Following the death of George Floyd last year and the subsequent protests across the nation, Cortland Community-Oriented Policing Officer Jesse Abbott, had to have discussions about race to build trust between the department and the community.
“Over the last year and a half, I’ve had some very difficult conversations, really kind of laid my heart out there and my mind out there and so did the people across the table,” Abbott said Friday. “But it was productive. We were able to learn from one another.”
More must change with policing, Abbott said, but those were some of the many community interactions he had over his 20 years with the Cortland Police Department, from which he will be retire July 16 after 21 years.
The position, which Abbott has held since its creation in 2017, is meant to “build new relationships with the community and strengthen existing relationships” along with having a liaison for the police department who people from the public can come to and talk about any issues they may have, Abbott said.
He has done this through Shop with a Cop — where children can buy Christmas presents for themselves and family members — along with Coffee with a Cop, where people sit and chat with him over a bit of dark brew.
A larger community gathering has come through the Stone Soup event, where residents got together to get to know one another and the police.
“It’s certainly going to be a loss to the agency and community,” Cortland Police Chief Paul Sandy said, particularly remembering Abbott’s role in creating the 9/11 memorial at Courthouse Park. “He’s definitely a workhorse and puts more time into events than he gets consideration for.”
Sandy said he hopes he can fill the community- oriented policing officer position, but because of a nationwide shortage of police officers, it may be a while.
When Abbott completed high school and was deciding what to do with his life, he followed his father’s and grandfather’s path and became a police officer. He enrolled at Onondaga Community College to study criminal justice and was hired by the Cortland Police Department after graduating.
“I remember walking up Clayton Avenue with my field training officer, and it was summertime, and there’s a bunch of college students sitting, partying out on a wall and they look at me like, ‘Get out of here, how old are you?’ and I was their age.” Abbott said.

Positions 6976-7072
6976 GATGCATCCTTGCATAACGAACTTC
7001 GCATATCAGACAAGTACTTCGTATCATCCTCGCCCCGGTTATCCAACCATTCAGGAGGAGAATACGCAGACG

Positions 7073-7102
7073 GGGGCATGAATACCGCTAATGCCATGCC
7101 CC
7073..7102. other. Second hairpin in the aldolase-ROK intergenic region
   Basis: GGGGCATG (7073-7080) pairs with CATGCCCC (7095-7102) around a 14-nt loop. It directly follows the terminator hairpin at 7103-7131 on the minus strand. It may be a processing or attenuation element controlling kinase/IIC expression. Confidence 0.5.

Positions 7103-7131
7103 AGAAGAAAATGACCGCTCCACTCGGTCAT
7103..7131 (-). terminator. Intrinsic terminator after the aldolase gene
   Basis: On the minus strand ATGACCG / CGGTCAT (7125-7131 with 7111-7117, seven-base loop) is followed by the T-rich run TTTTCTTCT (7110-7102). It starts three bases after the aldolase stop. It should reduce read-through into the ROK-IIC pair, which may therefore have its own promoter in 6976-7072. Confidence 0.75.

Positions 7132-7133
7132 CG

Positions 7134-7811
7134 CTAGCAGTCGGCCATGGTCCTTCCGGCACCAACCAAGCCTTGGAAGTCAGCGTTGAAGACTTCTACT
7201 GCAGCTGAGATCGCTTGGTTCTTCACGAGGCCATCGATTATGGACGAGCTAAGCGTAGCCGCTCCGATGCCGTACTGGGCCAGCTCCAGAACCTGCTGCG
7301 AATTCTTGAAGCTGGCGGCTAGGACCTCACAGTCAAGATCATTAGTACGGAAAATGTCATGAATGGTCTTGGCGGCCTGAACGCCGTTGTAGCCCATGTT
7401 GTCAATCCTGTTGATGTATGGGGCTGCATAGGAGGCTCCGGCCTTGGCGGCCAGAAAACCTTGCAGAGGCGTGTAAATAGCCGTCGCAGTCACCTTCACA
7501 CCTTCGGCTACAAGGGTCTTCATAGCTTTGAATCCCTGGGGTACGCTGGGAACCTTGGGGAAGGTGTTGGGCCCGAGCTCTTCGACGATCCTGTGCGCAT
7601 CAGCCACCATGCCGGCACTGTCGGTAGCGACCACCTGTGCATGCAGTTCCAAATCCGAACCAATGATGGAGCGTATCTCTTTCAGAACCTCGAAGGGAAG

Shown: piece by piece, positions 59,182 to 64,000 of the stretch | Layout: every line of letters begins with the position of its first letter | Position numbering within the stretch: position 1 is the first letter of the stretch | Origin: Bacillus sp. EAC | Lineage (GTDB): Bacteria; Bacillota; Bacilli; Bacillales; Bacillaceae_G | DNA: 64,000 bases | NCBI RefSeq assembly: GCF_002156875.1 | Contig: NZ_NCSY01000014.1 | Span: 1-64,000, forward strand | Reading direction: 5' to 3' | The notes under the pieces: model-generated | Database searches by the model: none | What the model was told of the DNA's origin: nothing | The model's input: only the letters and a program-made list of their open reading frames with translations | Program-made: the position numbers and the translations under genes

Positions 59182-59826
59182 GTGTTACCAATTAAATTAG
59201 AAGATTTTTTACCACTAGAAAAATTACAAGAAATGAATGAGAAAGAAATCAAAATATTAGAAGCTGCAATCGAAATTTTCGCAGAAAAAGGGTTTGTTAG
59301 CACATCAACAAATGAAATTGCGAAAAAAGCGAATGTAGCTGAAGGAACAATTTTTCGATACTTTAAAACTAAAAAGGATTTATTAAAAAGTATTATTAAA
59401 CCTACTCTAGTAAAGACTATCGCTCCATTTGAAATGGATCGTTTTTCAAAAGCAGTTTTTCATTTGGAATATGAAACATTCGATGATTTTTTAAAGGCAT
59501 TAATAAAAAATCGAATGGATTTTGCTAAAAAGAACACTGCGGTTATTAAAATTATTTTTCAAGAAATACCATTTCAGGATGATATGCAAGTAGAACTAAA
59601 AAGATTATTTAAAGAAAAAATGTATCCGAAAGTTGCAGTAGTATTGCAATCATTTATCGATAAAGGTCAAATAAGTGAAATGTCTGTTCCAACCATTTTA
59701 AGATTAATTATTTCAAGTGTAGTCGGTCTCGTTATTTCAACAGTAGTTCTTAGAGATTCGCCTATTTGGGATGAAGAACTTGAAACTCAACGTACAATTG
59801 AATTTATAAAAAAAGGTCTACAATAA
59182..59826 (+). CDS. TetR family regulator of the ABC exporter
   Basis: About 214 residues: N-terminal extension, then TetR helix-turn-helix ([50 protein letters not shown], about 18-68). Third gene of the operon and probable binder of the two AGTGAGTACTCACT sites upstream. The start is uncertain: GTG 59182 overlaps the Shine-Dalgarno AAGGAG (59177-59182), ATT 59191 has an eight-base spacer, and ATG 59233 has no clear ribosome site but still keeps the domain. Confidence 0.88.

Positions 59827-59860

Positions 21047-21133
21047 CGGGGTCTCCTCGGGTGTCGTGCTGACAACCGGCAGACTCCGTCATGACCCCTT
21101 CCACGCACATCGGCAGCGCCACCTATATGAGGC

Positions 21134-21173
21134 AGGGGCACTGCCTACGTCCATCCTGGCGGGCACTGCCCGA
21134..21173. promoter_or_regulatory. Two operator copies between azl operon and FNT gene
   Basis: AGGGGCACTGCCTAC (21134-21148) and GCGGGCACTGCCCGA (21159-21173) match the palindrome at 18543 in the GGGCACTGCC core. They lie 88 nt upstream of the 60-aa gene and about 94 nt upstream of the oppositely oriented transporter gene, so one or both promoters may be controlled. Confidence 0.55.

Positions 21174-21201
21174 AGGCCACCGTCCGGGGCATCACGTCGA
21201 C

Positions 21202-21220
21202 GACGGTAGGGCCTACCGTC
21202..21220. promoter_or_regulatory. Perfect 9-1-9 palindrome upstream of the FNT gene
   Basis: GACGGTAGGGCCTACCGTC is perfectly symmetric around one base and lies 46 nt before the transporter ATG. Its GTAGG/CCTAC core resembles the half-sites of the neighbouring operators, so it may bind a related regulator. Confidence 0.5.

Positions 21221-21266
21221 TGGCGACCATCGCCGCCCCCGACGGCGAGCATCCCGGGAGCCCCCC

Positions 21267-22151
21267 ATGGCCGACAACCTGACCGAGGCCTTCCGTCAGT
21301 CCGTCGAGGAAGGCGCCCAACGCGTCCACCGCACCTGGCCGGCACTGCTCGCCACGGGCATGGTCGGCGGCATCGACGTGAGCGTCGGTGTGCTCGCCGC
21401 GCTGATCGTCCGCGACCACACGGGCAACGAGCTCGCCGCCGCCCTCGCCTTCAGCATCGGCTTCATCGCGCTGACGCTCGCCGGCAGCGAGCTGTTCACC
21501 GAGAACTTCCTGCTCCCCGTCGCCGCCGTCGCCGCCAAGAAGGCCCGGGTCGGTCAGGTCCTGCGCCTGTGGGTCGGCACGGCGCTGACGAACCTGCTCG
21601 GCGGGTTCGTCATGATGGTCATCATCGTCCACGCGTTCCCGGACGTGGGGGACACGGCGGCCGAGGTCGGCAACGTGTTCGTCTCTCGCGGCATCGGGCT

Some cases have stood out to Abbott — including an officer involved shooting in 2007 and locating a person wanted on a warrant in a rape case who was eventually found in Indiana.
The 2007 case involved a car chase across much of the county during which, the perpetrator, Erik W. Vandenburg, rammed into city police vehicles and kept driving. Abbott fired four shots into the rear of Vandenburg’s truck, but did not hit him, which Abbott said during Vandenburg’s trial made him the first officer to fire his weapon at a suspect in 30 years.
But just working, day in and day out, and the relationships he’s built with other police will be what Abbott takes with him.
Last summer, Abbott visited city neighborhoods, set up a table and listened to what people had to say. These conversations, especially speaking with people of color, helped him learn more about himself.
“I don’t go about living my day to day wondering what’s going to happen to me — other than being a police officer — but when I take the uniform off, yeah, I’m a white male walking around in the community and I really don’t have many threats to me or my family,” he said. “And that’s what really opened my eyes to the stories and comments of mainly the people of color population and just seeing how difficult their livelihood, their lifestyle can actually be.”
Similar conversations were equally informative for Abbott with the city’s LGBT community.
As for what’s next, Abbott said he’s becoming a sales representative for a wine and spirits company in Syracuse.
Abbott said over his career, his goal was to have a positive influence on at least one person every day.
“I just want to be that positive impact on as many people as I can and I think we should all live by that, really,” he said.